Integration & Revitalisation seminar
On 13 September 2018 Gideon Franklin Ltd hosted a seminar in collaboration with Japan House London on the theme of Integration and Revitalisation. This was on the occasion of the grand opening of Japan House; earlier in the day a ceremony took place to celebrate with Prince William and Deputy Prime Minister Aso in attendance.
Gideon Franklin opened the seminar by thanking Japan House London and explaining the themes. Japan is in everyone’s daily lives following investments and M&A by Japanese companies. The difficult thing is then the integration. The theme of revitalisation links with the Tsubame Sanjo exhibition at Japan House telling the story of how this region has been revitalised (see our article Visit to Tsubame Sanjo).
Our seminar speakers were from Asahi Europe, Hitachi Rail and Nissan, companies which have successfully invested strongly in the UK and Europe. They shared their experience of integration and the revitalisation theme. Anna Dingley was the moderator of this session, which drew a lively discussion from the audience of over 100 guests from Japanese and European companies; legal and financial advisors; representatives of both the UK and Japanese governments, and academia.
Asahi Group has acquired a number of brands in Europe including Peroni, Grolsch and Meantime. The company, as a result of its acquisitions, has become the third largest beer company in the world and now has more employees outside Japan than in its domestic market. Management of Asahi Europe is led by local staff and the organisation is also now being revitalised through the relaunch of the Asahi Super Dry brand in Europe.
The Hitachi Rail presentation had a focus on its manufacturing integration with two core topics – the strong organic growth in the UK rail activities, sales for which are around 2.5 times the rail sales in Japan, and the acquisition in Italy of Breda, which has been turned around from a company with cumulative losses of £2bn (2000-15) at the time of acquisition to being profitable since.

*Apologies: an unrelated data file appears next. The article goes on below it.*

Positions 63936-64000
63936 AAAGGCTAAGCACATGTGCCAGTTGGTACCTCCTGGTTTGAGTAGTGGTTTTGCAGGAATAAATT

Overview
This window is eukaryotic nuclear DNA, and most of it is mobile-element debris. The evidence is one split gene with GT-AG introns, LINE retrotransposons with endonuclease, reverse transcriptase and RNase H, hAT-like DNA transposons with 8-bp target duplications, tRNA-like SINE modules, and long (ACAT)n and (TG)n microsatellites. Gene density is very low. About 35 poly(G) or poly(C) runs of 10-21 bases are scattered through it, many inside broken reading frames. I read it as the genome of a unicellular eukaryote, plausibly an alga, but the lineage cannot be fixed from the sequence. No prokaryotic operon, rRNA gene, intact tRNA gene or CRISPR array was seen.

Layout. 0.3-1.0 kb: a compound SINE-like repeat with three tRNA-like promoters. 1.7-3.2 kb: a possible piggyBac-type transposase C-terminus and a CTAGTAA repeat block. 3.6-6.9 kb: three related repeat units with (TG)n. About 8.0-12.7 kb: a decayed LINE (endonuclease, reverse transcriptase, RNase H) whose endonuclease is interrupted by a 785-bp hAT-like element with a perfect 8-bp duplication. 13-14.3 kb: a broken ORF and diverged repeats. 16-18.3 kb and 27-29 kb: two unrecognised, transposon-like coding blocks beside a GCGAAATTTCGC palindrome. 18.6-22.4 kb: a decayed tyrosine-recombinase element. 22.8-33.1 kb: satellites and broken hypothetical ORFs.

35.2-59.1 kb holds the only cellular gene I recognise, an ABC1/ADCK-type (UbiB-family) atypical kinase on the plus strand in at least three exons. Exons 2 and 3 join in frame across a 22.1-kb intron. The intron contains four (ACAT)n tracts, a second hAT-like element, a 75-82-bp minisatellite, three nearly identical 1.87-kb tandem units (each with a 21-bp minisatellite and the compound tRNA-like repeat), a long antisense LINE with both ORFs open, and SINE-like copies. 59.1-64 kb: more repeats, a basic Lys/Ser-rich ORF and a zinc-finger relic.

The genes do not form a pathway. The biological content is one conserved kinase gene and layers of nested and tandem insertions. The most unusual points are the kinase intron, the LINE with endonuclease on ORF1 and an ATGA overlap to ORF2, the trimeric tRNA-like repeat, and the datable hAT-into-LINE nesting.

Nissan featured the company’s employee engagement, as exemplified by their recently introduced share incentive plan (SIP), a highly innovative initiative which is the first of its kind for a Japanese company. The average take-up for such a scheme is 8%, in Nissan’s case it was 25% with 2,100 employees. There was also an explanation of how the company celebrated its 30th anniversary in the UK in 2016 with a popular competition to name a beer.
Minister Okada from the Embassy of Japan spoke about the importance of the UK as an investment destination for Japanese companies, pointing out that it is the second biggest non-EU investor. There are over 1,000 companies in the UK widely spread with manufacturing, services and R&D.
Michael Houlihan, Director General of Japan House London told the audience about how this is the third Japan House to be opened this year after Los Angeles and Sao Paolo. Doors opened in June, since when there have been many visitors. He explained about the care that had been taken to research what would be appropriate for London to provide a clear product and legacy. Key areas of interest were discovered to be food, art, design, history and technology.
Viscount Trenchard introduced the session on revitalisation, explaining also the symbol used for the seminar, designed by Euphemia Franklin. Mizuhiki, Japanese knots, are symbolic of togetherness. The knot brings together the two strands of integration and revitalisation, also suggesting the strength through the coming together of Japan and the UK. The knot has also been in use in the UK for centuries and is known as the Wake knot, having been used in the family’s heraldic badge.
Guests could enjoy privately the Tsubame Sanjo exhibition during the subsequent reception. Curator Simon Wright described the themes around which the exhibition had been conceived. The symbol is the pink flame of the furnace and visitors are welcomed in with a quote from Gustav Mahler: “Tradition is not the veneration of the ashes, but the passing of the flame”. The flame motif at the entrance leads visitors to an image of the local Yahiko shrine, devoted to Ameno Kaguyama no Mikoto, the Shinto god of manufacturing.